A very long-standing set of erratic behaviors has plagued some Windows users from XP through Windows 10. The issues are that, at sporadic times, the window of a newly invoked application doesn't open in front of other existing windows - making it appear as if it didn't open at all. Secondly, a seemingly similar but different issue is that the task-bar displays under all existing app windows, making it seem like the task-bar is not present or did not open (when in auto-hide mode).
After much research, we found each of these problems may be caused by a separate set of circumstances. One seems to be related to a windows registry setting holding a display timeout value while the other seems due to other apps that force themselves to the top, interfering with Windows features that also need to be on top - like the task bar.
1. Apps Opening Under Existing Apps!
A little background: When Windows opens an app that a user just requested, Windows starts flashing the app's icon on the task bar for a defined number of times and waits for a defined "lockout" period before moving the app's window to the top. The problem is that the default timeout period is 200,000 milliseconds. That's 3m 20s - a very long time. Since we never have to wait that long to see most programs open on top, there obviously is another piece of logic related to the app that forces Windows to move it to the top. Perhaps it is the completion of some kind of program load event.
Several fellow bit diddlers report the problem of apps opening under other apps might be solved by changing a setting called the "lock timeout" from its default of 200000 (decimal) to 0. This overrides the timeout, disabling the icon flashing and forcing the app window to open on top.
The registry key path that contains the timeout value is:
The value is in a data item in lowest key (Desktop) named, ForegroundLockTimeout.
The default is 200000 (expressed as decimal milliseconds). If the Microsoft specs are correct, that translates to a whopping 200 seconds which is 3m 20s.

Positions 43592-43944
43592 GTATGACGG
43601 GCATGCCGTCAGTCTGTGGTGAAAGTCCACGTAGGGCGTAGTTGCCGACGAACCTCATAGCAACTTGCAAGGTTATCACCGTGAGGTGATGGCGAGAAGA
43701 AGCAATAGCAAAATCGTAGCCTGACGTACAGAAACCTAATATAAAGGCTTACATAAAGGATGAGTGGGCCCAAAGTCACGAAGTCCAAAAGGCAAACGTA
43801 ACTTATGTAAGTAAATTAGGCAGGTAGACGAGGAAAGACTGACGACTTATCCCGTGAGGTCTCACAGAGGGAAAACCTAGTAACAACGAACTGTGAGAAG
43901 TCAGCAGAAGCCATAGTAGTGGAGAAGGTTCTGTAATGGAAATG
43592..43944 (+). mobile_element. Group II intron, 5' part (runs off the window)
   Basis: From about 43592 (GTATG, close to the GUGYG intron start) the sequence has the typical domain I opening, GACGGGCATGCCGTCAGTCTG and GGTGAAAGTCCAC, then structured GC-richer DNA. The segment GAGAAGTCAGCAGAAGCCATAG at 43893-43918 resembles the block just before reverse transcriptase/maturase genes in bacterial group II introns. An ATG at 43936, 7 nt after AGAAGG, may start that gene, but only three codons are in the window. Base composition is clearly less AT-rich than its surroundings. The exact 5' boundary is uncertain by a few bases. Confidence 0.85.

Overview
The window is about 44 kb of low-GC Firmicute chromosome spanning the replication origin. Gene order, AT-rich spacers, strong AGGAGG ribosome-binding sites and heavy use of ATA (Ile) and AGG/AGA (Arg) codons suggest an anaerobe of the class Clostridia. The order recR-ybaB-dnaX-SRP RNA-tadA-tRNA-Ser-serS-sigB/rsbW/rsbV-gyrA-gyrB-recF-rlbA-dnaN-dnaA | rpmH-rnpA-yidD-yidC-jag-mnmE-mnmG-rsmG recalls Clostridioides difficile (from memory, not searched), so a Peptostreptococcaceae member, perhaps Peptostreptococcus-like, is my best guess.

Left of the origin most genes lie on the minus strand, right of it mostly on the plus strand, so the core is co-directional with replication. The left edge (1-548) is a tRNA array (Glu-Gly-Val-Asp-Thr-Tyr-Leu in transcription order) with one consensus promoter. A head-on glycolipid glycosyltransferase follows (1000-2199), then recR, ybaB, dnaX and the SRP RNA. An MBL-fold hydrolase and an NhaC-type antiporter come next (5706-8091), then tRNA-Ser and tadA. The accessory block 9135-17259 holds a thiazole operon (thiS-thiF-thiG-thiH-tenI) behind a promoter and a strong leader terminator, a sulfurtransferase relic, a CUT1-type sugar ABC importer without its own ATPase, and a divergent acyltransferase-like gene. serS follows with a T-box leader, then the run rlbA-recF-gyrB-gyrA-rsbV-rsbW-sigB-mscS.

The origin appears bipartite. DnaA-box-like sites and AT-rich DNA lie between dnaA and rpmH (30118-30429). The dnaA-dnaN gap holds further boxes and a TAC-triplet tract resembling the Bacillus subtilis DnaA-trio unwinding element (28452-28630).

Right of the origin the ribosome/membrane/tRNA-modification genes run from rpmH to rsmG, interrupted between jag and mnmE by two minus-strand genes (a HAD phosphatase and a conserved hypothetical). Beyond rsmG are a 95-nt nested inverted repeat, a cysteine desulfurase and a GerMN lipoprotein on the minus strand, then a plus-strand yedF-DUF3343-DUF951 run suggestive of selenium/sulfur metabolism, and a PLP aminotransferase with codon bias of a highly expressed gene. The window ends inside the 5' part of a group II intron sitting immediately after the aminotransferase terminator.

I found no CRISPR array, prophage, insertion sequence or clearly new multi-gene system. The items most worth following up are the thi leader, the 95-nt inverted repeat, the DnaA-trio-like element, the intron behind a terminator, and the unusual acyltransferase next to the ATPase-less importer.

So, to make this change you need to use the system registry editor, RegEdit. In case it's not apparent, modifying the registry is easy and dangerous - a bad combination. So be extremely careful.
Run RegEdit by typing its name in the run command box you get when you click the Windows start button. Once opened, navigate the registry's key tree in the left panel just like you navigate the folder structure in Windows Explorer to locate "HKEY_Current_User\Control Panel\Desktop". Once found, look at its items in the right panel. Find "ForegroundLockTimeout". Right-Click that item and click Modify. Then change the value from its default of decimal 200000 to just 0. Be sure to make note of the original value so you can reset it if this method doesn't work for you. In fact, you should ALWAYS "bookmark" any registry entry you fondle. That makes it easy to find it again. Close RegEdit and reboot to be sure the new value is used by Windows. Repeat after me: Like most, this tweak is not guaranteed to work. In fact, it only worked (initially) on 2 of my workstations, one of which has gone back to its evil ways.
The annotated screen capture below shows all the parts of RegEdit noted above. The lock time out field is shown having right-clicked it and selecting modify. Although 0 is the same in Hexadecimal and Decimal, if you were to reset to the default of 200000 (decimal), you must select Decimal.
This tweak may not work for everyone but many have reported success with it. If it doesn't work, you should reset the key back to its previous value using the RegEdit to be tidy. Needless to say, if you don't have the problem, you should NOT be doing this. If it ain't broke ... don't break it!
The other similar issue that sometimes arises is that the task-bar is displayed under other app windows. This can be very confusing if you have your task-bar set to auto-hide because, when you hover at the screen edge and existing app windows cover the whole screen, it appears as though the task-bar did not open when, in fact, it opened under the other windows.
In our case, we run a great screen utility called "ARuler for Windows" which acts like a normal ruler except that it measures pixels on the screen. This is great for web development when you need to figure out what size object will fill a particular area. Being an on-screen utility that measures things in other windows, it needs to stay on top of all windows.
The problem is that this can confuse Windows and disallow things like the task-bar applet from asserting its own top window status. While ARuler was running, our large, 4-line task-bar with auto-hide enabled didn't seem to be working. We eventually thought of ARuler and closed it. Voila! The task-bar popped up and over all other windows. Solved.
So, if your task-bar is hiding under app windows, you should start closing other apps that are running. One by one, check if the task bar resumes normal behavior after each app closure. The last one closed is your culprit.
Hope that helps some of you because it definitely will NOT help all of you!